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Businesses reopening: 'It's just not that simple,' says Chamber of Commerce official

Slowly but surely — way too slowly for some  — South Jersey’s economy will eventually bounce back. People will return to work, stores that have been shuttered for months will unlock their doors, activities will resume and face-to-face commercial transactions will start to pick up.

It’s likely that some businesses, especially small, privately owned retailers, won’t survive the necessary government-mandated shutdown and the months of inactivity and loss of income caused by the COVID-19 crisis. Businesses that are still viable are likely anxious to get things going again, but knowing they’ll have to do business in a very different way.

The Chamber of Commerce Southern New Jersey (CCSNJ) convened an Economic Reopening and Recovery Working Group, consisting of about 100 business people from various industries and sizes throughout South Jersey. they traded information, ideas and best practices in an effort to guide the jump-start of the economy when it is deemed safe to do so.

Christina Renna, president and CEO of CCSNJ, said that while she is excited to see businesses reopen, she also has many concerns. Some small merchants, she said, won’t be able to afford to purchase the newly necessary safety equipment, such as masks and sanitizers. She’s also quite concerned about the safety of employees and customers and would prefer to see a gradual reopening, but one based on data pertinent to the area.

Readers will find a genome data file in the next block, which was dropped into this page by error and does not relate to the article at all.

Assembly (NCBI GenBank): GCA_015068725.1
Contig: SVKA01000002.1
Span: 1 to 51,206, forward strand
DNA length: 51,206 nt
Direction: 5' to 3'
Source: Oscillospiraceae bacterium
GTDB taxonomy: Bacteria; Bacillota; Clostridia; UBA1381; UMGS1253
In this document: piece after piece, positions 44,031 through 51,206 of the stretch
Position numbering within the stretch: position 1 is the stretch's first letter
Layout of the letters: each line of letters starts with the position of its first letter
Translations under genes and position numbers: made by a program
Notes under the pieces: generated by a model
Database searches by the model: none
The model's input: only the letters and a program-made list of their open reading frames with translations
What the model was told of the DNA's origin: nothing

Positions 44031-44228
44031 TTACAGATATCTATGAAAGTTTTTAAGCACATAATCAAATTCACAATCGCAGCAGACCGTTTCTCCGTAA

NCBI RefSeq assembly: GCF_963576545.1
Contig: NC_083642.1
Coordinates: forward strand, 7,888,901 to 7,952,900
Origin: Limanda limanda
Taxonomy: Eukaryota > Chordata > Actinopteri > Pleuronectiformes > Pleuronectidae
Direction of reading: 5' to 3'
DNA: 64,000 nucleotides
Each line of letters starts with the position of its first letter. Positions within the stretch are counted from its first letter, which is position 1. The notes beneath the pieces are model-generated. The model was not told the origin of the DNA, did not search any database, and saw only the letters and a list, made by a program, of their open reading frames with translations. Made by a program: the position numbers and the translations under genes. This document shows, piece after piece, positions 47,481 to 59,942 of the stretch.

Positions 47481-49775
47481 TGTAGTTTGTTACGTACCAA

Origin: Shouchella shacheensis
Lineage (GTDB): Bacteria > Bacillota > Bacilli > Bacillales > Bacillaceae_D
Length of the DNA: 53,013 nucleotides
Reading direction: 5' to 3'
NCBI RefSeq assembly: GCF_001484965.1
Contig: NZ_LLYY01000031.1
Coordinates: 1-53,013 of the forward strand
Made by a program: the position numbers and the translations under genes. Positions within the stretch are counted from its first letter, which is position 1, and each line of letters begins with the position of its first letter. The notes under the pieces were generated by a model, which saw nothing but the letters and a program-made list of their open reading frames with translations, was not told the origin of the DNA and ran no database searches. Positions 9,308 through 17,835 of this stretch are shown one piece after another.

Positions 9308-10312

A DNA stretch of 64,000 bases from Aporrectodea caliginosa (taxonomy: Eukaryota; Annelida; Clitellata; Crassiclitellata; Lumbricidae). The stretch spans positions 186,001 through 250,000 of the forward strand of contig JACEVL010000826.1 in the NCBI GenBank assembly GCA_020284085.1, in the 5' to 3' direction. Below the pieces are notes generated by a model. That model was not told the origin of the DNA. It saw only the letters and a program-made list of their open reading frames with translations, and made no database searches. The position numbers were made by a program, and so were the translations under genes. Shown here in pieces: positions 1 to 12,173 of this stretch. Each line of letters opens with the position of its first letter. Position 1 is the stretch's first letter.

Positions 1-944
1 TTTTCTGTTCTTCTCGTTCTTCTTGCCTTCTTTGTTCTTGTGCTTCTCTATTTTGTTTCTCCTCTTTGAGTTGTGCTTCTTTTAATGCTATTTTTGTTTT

"It’s just not that simple," she said. "Health issues are important, just as economic considerations are important."

Renna and the South Jersey business leaders she represents would prefer to see Gov. Phil Murphy take a regional approach, rather than a statewide approach, to the reopening of the economy, much like the governors of neighboring states New York and Pennsylvania are doing.

Without question, Renna explained, the health and safety of residents remains the priority.

However, the CCSNJ is advocating a plan for the reopening of the state based on county data, not statewide data, since cases of COVID-19 are much higher in the northern part of the state.

"It cannot be a one-size-fits-all approach," Renna said.

According to a report released on May 12 by the CCSNJ: "The virus has impacted each region of the state differently and the challenges to reopening differ greatly from the northern to the southern regions of the state."

MORE: Read the full Chamber of Commerce report.

"We’re asking the governor to look at the health data here in South Jersey," Renna said, pointing out that in South Jersey counties, less than 1% of the population has been impacted by COVID-19 — including cases in nursing homes and prisons.

"When we look at the numbers, we feel we have a strong case to make to begin to reopen gradually," on a different timetable than the rest of the state, she said.

To be sure, many small retailers are eager to welcome customers again, and not just the "curbside" service that now is allowed .